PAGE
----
The progression of Sydney FC to the Round of 16 knock-out stage of this year’s Asian Champions League (ACL) is another remarkable achievement by an Australian club side. On Wednesday night at the Allianz Stadium, the Sky Blues played out a pragmatic 0-0 draw against Urawa Reds Diamonds of Japan, a winner of the ACL in 2007 under former Socceroos’ coach Holger Osieck.

Although the game rarely rose to great heights in terms of excitement and creation of clear-cut goal scoring opportunities, most underwhelming was that a crowd of less than 9,000 attended. This followed the 1-0 home victory over Pohang Steelers earlier in the month witnessed by less than 6,000 fans.

Even the legendary Reds supporters (including some associated with ‘Red Hell’) attended in far fewer numbers than the corresponding fixture in 2007 when around 2,000 of their fans travelled to Sydney for a 2-2 result. The overall crowd that night was 21,000. On this occasion around 150 travelling fans were well and truly outsung by The Cove. Perhaps their biggest contribution was the array of large colourful red and black banners and tifos.

In early March, a crowd of over 18,000 at Allianz was on hand to see Sydney FC upset reigning champions Guangzhou Evergrande, although almost half appeared to be in support of the visitors, a reflection of the large Chinese (or Cantonese) Australian population.

Despite the euphoria generated through the successful title winning campaign of the Western Sydney Wanderers in 2014, it seems that the Australian sporting public and football community hasn’t really embraced the ACL as a must-see tournament. Even Melbourne Victory with its huge membership support base has struggled to consistently attract large crowds over the past two years.  

Australian’s obsession with Champions League football remains solidly with the European competition, with live TV coverage featuring huge clubs and stars that are household names. How to compete for attention and interest with the likes of Barcelona and Messi, Real and Ronaldo, Bayern and Robben, PSG and Ibrahimovic, Chelsea, Arsenal, Manchester City, Atletico Madrid and so many more?

Some argue that mid-week football (with almost all games played on either a Tuesday or Wednesday night) just doesn’t click with most fans. So is this resistance further exacerbated by perceived failures of FFA and the participating clubs themselves to inadequately market and promote the Asian club football product?

There are other countries in the east Asian side of the ACL draw that also underwhelm in terms of home crowds, and this includes Japan and Korea. In China, ACL crowds are soaring as the appetite and passion for following quality football steadily increases, and with huge investments into clubs. It’s no accident that, of the other three Chinese clubs, Shandong and Shanghai SIPG have already reached the Round of 16, with Jiangsu likely to join them in two weeks time.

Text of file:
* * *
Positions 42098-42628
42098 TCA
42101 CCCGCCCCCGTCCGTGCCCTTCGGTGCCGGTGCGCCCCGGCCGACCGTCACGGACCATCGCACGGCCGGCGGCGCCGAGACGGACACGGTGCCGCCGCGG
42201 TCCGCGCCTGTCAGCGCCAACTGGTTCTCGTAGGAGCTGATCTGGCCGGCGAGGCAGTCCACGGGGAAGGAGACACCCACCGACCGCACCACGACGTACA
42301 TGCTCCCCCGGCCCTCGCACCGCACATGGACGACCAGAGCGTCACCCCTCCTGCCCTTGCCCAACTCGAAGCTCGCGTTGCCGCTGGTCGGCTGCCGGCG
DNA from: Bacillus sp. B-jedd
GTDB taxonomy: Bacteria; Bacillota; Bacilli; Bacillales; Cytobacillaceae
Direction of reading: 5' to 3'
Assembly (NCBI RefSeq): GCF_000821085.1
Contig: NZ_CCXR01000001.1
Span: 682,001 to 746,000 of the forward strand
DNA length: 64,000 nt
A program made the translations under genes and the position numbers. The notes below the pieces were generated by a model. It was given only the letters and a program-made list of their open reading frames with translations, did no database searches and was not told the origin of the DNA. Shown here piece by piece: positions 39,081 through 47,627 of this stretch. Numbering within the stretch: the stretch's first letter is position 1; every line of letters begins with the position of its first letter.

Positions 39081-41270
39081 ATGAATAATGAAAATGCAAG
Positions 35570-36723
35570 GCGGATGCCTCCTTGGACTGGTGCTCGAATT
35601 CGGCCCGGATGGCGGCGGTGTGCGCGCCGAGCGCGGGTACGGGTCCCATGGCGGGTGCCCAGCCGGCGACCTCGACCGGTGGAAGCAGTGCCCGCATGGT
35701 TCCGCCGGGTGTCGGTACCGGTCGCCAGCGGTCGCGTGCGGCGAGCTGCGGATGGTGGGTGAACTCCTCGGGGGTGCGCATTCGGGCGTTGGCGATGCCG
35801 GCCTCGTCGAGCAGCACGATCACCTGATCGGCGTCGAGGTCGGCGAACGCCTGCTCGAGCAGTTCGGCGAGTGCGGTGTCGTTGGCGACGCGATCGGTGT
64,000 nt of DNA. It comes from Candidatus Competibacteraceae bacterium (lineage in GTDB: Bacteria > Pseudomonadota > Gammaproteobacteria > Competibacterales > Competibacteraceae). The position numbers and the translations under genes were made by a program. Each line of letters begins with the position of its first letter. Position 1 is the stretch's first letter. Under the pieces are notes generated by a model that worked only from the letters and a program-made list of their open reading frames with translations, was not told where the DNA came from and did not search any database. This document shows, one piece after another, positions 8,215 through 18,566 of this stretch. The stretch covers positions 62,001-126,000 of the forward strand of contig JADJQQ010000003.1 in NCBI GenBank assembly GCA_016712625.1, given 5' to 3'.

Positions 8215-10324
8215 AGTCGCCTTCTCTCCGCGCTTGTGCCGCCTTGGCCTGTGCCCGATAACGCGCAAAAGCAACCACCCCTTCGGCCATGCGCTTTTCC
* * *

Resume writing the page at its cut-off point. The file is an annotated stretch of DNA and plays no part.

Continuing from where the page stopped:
State of play

Sydney FC now has the opportunity to top the group if they beat Guangzhou away on 3 May. It is a task perhaps less daunting now that the Cantonese side cannot reach the knock out stages and could well field a youthful, more experimental line-up as they look towards the future. A reward would then be drawing Shandong Luneng, the second placed team from Group F, with an advantage of playing the first leg away from home. The Round of 16 games will be held over two legs on 18 and 25 May.

Meanwhile, our other representatives, Melbourne Victory, will also make the Round of 16 if they defeat Gamba Osaka in Melbourne on May 3rd. While not necessary if they win, Melbourne Victory will also be hoping Suwon does not win against Shanghai SIPG who lead the group.

Getting people to games

As part of our engagement with Asia, it is up to FFA to ramp up the public awareness raising, promotional activities and high profile events in the lead up to the Round of 16 games. There will even greater opportunities to ‘piggy back’ events onto the game particularly if the Sky Blues meet the Chinese team Shandong. We should not underestimate how such leverage and synergies (for examples, links to trade and building cultural relationships) can work to the advantage of our football’s development.

To help fill the Allianz Stadium in late May, how about FFA, Sydney FC and partners show more innovation on ticket prices and also distribute many thousands of sponsored complimentary tickets to grassroots clubs, associations and volunteers throughout the region?

With far less resources, salary caps and the tyranny of distance, let us hope that Sydney FC and perhaps Melbourne Victory do our football proud by advancing even deeper into the 2016 Asian Champions League.  

Categories: Opinion | Asia

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